Doing the math, it looks like you're putting 20% of your after-tax salary toward the car each month, and that a decent chunk of that is going to interest.

I'm a few years ahead of you and make about 2x your income. I drive a 2003 Mazda worth about $3k, because I've prioritized "save a $100k house down payment" as my goal (screw you, CA housing market). For me that means de-prioritizing the nicer car, so I can put that $280/month (more than $3k/year!) where it really matters to me.
posted by samthemander at 1:41 PM on June 28, 2015 [2 favorites]

Oh yeah! The other way to think about the car thing is to just plan on keeping the car foreverrrr so that you squeeze every dollar out of it. However, that still means you're paying more for a luxury item now and will have a less luxurious car in the future- you just need to decide if that is something you're cool with.
posted by samthemander at 1:45 PM on June 28, 2015 [1 favorite]

$60k isn't such an astronomical amount of debt that I would advise planning on going the forgiveness route. Especially if you expect your income to grow. By dragging out the payments for 25 years you will be paying so much more in interest than you would if you paid off your loans in 10 or 15 years, that you'd probably end up spending more.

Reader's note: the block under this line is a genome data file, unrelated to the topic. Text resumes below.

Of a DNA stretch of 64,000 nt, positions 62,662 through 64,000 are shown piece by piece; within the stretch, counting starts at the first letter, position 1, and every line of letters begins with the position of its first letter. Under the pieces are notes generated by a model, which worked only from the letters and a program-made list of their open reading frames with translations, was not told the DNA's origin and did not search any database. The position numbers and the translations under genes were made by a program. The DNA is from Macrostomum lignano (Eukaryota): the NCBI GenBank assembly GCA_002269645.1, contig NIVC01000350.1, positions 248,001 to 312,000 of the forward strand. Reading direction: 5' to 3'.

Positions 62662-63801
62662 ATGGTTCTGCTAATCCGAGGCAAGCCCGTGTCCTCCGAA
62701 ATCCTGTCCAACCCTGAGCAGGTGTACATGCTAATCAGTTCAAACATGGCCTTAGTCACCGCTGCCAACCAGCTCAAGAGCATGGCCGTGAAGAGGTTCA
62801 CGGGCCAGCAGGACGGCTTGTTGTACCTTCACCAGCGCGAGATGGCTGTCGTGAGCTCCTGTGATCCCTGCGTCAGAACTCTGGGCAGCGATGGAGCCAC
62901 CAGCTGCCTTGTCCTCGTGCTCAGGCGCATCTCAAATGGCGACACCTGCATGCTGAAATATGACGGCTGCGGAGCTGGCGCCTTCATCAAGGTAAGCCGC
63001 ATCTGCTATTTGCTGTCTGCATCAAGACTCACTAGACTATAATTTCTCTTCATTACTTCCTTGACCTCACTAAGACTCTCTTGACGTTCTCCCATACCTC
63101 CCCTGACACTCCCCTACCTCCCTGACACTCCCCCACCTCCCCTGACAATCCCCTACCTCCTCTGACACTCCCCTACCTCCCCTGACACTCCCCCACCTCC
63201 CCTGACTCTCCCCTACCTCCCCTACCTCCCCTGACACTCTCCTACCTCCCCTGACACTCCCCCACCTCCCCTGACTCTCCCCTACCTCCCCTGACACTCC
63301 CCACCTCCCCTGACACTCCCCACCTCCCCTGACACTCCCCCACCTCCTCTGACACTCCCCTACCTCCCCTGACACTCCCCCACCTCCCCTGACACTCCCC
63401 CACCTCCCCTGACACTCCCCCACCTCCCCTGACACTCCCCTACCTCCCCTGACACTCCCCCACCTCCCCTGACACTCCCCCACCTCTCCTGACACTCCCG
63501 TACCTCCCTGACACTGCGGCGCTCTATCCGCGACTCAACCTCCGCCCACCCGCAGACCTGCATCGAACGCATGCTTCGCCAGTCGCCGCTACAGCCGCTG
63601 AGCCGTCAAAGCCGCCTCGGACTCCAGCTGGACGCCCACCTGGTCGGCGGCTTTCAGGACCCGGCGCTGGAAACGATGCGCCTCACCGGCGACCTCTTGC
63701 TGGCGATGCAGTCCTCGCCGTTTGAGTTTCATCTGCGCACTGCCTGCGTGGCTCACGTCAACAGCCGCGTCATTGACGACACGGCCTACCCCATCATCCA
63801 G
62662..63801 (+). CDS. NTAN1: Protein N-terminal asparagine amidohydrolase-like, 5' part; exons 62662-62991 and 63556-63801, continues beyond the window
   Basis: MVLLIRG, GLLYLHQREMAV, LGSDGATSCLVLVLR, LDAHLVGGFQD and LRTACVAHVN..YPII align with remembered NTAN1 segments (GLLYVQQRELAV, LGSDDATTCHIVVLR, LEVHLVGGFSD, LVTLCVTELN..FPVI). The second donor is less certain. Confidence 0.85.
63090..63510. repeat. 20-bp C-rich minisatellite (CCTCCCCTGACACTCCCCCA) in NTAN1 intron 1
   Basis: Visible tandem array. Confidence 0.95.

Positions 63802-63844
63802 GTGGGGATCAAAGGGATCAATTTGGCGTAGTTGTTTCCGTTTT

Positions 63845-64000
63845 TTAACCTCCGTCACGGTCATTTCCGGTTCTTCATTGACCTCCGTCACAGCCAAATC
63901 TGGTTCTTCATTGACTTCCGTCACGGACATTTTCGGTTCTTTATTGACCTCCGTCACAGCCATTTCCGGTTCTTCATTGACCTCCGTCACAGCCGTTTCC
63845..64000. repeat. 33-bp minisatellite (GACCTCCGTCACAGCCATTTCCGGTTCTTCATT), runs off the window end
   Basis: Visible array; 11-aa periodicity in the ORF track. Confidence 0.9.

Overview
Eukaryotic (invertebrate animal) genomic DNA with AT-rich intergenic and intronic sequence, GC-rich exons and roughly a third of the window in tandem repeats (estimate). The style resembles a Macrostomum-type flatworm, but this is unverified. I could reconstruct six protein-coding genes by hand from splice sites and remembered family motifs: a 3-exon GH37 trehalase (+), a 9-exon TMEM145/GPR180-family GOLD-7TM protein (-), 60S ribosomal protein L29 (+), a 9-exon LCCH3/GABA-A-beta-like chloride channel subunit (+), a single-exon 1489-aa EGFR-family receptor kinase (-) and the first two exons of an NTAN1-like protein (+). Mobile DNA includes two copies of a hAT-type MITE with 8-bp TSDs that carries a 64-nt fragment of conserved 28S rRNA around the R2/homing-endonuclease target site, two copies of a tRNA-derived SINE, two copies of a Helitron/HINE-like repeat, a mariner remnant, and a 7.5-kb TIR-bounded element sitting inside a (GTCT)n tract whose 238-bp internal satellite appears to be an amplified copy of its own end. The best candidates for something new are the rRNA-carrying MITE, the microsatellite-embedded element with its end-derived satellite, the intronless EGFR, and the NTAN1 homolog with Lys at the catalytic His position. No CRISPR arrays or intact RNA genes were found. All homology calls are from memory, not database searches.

My advice would to address things in roughly this order:

1. Contribute the 6% to the 401k for the match. That's a 100% return on your money so it's a no-brainer. I seem to be alone on this view but at your age with your income and your debt, I wouldn't priotize retirement at all after that. 6% is good enough for you right now.
2. Build up a small emergency fund of 3 months living expenses.
3. Then work on the debt, probably starting with the car and then the higher interest student loans.
4. After getting the debt down to what you consider a manageable level, build up your emergency more and/or increase your retirement contributions.
posted by Asparagus at 5:09 PM on June 28, 2015

Do you need the car to get to work? If yes, save enough money to fix the car when it breaks (if no, get rid of the car). Then agressively pay off the car. Then worry about the other things. Unless you're living in a very low cost of living area, or still living with your parents rent free, I can't see you having a whole lot of extra cash left after paying for your loans.
posted by kjs4 at 5:34 PM on June 28, 2015

So here's a quick summary of priorities:

life, minimum payments, etc @ INF%